Constipation can occur in dogs they get older. Constipation occurs
when defecation becomes difficult or is absent. When feces stay
in the intestines longer than is necessary, too much moisture is
absorbed from the stools, causing them to become dry and hard. This
makes the stools difficult to expel. As a result, he will strain
to defecate and may not have a bowel movement for several days.
If this condition goes untreated, the lower bowels may eventually
become severely and irreversibly stretched, causing them
to lose their ability to expel feces. This condition is known as
who is constipated will usually:
-Take more time than usual when having a bowel movement
– Have small feces, which are typically round and hard
Certain drugs can also cause constipation such as antihistamines
and motility modifiers (e.g. Imodium) can cause the intestines to
slow down, resulting in constipation. In fact, laxatives themselves
can in some cases make matters worse.
more commonly, diet appears to play a significant role in constipation.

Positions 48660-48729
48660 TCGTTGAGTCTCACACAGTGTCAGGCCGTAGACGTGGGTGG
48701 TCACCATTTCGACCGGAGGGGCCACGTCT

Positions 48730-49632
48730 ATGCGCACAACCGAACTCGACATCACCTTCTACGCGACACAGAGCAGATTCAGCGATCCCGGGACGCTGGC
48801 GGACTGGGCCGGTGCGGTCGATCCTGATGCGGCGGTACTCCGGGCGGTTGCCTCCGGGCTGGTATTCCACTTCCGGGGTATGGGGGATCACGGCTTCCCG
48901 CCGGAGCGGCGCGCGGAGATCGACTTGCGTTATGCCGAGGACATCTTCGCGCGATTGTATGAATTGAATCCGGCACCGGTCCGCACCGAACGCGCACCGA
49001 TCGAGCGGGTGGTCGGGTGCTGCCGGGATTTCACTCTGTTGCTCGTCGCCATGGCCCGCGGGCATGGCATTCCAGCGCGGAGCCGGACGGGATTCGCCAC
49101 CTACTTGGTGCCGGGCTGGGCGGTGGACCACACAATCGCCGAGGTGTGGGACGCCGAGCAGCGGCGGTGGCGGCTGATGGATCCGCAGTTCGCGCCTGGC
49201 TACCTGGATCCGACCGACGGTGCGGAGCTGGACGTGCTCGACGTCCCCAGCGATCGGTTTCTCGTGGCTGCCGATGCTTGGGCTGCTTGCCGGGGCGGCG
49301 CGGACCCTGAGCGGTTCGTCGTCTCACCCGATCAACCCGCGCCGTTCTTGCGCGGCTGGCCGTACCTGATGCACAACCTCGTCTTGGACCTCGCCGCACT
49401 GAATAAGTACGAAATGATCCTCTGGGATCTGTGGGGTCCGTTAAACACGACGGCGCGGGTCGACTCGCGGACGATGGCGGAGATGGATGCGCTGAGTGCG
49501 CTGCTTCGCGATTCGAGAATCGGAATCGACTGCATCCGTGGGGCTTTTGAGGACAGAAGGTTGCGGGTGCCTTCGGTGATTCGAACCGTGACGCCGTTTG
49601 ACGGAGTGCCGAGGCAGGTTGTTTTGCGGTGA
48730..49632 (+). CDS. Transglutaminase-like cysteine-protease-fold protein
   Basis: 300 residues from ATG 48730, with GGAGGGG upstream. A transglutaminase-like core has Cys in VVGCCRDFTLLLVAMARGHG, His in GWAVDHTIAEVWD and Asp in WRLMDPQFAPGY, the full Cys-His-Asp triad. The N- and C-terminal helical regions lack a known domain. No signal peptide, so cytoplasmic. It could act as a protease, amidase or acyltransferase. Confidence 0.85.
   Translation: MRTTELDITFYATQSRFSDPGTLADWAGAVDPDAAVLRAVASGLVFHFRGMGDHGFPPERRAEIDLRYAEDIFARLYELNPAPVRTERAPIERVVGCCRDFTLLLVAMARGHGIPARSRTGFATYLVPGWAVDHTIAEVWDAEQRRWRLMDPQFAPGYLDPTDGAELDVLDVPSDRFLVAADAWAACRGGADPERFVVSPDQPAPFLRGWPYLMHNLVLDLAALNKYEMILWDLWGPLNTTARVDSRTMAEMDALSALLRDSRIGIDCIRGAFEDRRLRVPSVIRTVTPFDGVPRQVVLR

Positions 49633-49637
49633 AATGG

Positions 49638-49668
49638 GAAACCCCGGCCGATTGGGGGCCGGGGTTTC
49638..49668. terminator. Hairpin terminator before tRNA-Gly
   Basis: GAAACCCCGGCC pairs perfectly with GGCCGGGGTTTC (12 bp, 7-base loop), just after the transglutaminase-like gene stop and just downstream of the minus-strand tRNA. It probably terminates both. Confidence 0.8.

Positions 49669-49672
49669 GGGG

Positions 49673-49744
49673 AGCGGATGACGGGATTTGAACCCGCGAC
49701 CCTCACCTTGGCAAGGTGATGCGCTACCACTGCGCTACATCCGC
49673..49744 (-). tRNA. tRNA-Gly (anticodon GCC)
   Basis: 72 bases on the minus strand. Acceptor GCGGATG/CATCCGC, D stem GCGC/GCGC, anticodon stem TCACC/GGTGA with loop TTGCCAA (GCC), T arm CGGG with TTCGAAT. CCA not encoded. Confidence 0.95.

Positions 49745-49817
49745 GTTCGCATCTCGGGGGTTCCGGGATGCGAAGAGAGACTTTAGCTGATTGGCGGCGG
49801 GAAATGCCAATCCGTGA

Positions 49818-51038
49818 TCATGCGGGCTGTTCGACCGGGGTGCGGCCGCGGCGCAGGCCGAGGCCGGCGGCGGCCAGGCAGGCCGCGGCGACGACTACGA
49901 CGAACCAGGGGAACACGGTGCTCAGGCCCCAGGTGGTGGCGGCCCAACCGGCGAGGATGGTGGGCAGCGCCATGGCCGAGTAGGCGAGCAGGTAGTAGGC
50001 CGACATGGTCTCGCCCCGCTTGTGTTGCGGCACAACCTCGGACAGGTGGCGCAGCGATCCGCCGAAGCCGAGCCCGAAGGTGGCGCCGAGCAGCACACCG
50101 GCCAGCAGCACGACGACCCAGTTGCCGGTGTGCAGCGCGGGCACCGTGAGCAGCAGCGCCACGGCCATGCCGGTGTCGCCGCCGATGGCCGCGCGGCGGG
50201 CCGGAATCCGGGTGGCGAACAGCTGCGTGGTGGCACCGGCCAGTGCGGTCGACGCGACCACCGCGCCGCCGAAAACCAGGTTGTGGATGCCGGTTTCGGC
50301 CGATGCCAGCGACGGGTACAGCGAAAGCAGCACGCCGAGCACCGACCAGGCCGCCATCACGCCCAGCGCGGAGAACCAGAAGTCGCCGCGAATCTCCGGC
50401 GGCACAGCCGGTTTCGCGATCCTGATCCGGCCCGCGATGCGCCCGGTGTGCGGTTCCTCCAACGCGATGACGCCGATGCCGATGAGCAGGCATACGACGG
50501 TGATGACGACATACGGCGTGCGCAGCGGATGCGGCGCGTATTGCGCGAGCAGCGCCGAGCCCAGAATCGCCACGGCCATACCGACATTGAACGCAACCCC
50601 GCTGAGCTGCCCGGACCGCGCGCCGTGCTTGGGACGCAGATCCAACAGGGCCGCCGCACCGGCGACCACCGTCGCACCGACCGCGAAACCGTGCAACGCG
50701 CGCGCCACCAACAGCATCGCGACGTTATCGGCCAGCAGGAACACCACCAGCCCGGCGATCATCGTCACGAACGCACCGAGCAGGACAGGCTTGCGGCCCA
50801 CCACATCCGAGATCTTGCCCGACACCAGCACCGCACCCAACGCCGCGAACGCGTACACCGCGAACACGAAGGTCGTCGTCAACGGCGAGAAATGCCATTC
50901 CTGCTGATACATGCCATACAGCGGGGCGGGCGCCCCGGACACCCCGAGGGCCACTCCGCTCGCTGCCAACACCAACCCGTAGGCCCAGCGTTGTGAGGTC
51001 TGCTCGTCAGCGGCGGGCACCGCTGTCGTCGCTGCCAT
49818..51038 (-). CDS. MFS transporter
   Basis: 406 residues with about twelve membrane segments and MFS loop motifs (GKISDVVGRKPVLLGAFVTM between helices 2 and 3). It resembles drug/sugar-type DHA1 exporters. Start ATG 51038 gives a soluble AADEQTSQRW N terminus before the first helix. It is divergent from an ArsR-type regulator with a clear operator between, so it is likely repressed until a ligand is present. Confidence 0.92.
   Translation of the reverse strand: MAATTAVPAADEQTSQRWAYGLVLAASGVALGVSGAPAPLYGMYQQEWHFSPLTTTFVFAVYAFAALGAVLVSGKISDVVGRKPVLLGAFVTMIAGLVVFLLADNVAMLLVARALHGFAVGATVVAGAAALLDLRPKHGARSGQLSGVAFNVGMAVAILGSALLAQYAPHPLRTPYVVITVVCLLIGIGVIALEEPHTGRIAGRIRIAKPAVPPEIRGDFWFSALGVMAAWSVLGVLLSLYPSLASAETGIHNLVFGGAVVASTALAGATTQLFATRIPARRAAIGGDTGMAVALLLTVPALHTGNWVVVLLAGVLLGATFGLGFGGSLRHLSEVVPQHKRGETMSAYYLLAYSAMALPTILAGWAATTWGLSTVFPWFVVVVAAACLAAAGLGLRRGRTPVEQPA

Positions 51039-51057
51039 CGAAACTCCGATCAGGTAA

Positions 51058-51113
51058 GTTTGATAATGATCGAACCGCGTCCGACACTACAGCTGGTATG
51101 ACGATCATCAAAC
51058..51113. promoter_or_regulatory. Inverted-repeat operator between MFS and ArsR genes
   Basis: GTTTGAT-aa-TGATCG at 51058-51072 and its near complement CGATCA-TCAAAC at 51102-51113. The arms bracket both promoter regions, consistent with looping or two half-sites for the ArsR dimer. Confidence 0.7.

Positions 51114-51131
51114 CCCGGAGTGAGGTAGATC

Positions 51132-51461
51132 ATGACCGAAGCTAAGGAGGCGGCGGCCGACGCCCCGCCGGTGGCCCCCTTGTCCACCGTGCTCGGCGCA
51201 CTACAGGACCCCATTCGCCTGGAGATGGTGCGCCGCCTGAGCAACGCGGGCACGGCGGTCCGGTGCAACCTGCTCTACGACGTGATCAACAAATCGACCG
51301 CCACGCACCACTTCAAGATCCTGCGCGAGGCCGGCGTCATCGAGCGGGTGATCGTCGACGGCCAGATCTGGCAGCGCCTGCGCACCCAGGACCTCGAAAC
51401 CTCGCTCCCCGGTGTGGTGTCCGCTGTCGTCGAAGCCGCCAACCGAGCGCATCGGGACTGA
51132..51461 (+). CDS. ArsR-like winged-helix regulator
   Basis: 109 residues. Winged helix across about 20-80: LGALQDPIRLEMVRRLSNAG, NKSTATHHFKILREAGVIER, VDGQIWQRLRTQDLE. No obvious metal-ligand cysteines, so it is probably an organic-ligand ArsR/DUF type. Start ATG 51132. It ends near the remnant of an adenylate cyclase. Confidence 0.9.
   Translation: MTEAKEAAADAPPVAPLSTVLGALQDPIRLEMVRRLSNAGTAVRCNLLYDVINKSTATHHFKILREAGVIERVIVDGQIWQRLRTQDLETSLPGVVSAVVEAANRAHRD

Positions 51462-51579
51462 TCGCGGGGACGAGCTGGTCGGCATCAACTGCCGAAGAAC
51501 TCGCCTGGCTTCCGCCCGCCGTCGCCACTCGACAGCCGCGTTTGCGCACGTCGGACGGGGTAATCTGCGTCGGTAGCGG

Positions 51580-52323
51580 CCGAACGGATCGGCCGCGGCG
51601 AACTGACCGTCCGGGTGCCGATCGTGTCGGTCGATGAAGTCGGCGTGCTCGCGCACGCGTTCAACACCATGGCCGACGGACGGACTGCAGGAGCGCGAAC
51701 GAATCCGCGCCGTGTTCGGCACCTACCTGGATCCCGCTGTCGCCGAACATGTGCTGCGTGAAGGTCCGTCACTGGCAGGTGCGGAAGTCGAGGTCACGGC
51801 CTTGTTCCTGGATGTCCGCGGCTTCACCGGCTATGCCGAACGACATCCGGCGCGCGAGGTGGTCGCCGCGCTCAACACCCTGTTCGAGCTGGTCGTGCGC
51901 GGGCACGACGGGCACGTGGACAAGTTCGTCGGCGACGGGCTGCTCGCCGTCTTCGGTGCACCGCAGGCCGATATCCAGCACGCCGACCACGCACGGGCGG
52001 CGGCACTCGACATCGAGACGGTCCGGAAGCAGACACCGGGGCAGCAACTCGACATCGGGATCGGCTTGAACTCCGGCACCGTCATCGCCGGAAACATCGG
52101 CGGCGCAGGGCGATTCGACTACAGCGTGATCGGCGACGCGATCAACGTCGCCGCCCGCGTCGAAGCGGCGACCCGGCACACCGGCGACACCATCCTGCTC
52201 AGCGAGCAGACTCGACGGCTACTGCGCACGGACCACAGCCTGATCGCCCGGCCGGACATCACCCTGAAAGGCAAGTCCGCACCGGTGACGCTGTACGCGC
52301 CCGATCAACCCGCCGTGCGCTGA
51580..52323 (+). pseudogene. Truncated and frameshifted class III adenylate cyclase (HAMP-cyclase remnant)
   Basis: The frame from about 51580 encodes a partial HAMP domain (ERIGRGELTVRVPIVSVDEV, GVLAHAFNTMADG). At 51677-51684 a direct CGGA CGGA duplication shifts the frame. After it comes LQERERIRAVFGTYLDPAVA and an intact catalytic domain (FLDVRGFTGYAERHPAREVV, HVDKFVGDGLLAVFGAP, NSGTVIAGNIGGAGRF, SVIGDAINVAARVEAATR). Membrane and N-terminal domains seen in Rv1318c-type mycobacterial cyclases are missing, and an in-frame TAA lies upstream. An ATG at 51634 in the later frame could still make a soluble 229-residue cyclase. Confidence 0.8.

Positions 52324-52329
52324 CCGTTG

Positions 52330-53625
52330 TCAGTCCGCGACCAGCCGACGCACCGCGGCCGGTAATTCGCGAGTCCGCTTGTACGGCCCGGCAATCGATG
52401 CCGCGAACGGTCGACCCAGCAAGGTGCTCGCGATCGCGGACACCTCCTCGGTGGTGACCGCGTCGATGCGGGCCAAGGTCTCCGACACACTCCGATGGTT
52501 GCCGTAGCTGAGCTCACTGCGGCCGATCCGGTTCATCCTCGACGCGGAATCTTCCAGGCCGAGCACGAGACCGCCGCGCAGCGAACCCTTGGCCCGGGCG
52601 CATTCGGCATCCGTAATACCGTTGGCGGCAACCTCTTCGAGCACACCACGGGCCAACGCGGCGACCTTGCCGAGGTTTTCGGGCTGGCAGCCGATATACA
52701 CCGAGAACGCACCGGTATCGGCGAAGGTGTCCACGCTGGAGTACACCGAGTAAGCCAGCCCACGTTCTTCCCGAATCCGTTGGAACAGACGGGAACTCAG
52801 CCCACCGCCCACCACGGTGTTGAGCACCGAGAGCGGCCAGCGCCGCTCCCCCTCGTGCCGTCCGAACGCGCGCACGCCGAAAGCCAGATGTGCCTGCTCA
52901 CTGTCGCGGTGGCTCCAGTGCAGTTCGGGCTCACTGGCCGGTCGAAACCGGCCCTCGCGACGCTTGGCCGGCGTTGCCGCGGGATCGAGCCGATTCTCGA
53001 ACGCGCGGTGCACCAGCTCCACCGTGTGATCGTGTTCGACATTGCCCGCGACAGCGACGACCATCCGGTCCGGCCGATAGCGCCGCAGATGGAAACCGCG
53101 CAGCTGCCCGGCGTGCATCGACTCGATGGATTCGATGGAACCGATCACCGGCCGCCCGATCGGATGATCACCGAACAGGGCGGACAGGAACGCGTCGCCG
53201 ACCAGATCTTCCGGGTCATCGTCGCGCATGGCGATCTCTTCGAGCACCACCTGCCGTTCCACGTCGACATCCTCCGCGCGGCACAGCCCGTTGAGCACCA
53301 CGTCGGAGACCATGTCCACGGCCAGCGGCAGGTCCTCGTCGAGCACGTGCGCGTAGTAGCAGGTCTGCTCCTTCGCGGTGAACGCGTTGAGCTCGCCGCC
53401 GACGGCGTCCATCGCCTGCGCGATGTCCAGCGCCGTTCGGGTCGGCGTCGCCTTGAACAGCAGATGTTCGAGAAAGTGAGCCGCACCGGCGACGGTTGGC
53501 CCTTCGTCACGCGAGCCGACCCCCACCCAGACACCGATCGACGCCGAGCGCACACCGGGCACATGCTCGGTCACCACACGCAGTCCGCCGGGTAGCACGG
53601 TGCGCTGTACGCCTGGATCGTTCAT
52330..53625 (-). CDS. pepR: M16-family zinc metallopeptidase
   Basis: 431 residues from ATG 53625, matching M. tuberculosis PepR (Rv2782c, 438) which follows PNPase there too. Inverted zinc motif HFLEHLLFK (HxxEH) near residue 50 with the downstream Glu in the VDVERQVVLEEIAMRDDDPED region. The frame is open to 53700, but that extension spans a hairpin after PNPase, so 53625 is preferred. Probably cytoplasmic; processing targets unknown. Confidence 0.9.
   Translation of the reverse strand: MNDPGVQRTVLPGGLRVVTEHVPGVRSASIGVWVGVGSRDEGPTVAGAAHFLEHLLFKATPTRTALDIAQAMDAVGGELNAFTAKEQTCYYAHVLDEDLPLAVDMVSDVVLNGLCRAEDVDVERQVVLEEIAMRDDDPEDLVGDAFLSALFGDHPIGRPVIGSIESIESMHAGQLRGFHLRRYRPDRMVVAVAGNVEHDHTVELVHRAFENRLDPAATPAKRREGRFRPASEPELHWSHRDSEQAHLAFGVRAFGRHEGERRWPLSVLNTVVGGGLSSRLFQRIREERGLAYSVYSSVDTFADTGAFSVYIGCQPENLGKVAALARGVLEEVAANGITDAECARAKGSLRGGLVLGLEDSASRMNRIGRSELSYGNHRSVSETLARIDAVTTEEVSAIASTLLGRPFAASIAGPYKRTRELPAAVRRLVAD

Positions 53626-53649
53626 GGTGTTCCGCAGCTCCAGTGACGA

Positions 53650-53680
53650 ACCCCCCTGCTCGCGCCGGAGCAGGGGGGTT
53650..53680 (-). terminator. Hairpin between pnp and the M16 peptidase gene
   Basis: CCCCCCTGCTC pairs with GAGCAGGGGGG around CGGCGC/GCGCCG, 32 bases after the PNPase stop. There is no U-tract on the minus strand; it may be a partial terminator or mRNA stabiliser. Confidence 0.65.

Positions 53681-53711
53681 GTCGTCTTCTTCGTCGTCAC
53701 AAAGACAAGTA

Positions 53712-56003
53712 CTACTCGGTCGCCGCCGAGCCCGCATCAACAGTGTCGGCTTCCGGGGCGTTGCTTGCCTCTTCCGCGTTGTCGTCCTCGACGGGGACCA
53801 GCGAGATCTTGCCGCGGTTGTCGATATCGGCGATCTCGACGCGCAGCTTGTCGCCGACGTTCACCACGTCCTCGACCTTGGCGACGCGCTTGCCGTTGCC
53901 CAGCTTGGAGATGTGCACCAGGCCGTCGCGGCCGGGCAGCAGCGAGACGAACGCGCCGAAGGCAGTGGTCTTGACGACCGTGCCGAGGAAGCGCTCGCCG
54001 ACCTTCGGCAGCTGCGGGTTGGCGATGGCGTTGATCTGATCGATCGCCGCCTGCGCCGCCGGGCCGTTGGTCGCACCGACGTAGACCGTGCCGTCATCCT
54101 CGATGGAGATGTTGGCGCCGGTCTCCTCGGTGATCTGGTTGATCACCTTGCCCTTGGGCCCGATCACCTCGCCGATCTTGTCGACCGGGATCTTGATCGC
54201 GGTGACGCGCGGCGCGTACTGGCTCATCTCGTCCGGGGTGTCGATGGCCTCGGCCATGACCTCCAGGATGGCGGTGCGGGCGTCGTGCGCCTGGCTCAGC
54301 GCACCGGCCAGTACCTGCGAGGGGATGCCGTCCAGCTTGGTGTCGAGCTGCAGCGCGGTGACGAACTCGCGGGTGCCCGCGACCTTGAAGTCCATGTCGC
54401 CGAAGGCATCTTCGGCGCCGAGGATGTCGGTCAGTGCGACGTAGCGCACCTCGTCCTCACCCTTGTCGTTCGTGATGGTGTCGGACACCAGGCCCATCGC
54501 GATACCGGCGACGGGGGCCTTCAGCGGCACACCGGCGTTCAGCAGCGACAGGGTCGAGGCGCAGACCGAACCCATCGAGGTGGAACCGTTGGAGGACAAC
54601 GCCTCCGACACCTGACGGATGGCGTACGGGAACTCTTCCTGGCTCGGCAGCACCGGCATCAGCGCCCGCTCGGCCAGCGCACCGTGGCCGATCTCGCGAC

Sometimes putting your dog on a diet causes constipation. This can
be prevented if you make sure he gets some vegetables (a source
of fiber and vitamins).
a dog swallows foreign materials such as hair, bones, garbage, cloth
or rocks, it can lead to constipation.
addition, prolonged lack of exercise, a change in surroundings,
or a change in daily routine (i.e. stress) can lead to constipation
problems as well. In these cases, pets may become reluctant to relieve
themselves and become constipated.
medical problems such as infected anal glands or a fractured hip
can cause painful defecation and result in constipation. Some pets
may have an intestinal obstruction or a nerve or muscle disorder.
Regular grooming will prevent excessive hair ingestion and regular
exercise will encourage bowel regularity.
can usually be treated at home. First, ensure your dog has plenty
of fresh water to drink and make sure your dog has the opportunity
to take frequent bowel movements. (Oftentimes constipation is caused
by not enough water and having to wait to defecate.)
laxatives can also be effective. These usually contain a combination
of mineral oil and/or petrolatum along with a flavor base. They
soften and lubricate feces and thereby make it easier to expel.
Always ask your vet for his recommendations on using
pets should avoid bones, have access to fresh water at all times,
and be fed a high fiber diet.
can go a long way toward kick-starting your dog’s digestive system.
with your veterinarian if the condition persists for more than a
day or two. Your veterinarian can advise you on what’s best suited
for your dog if he gets constipated.
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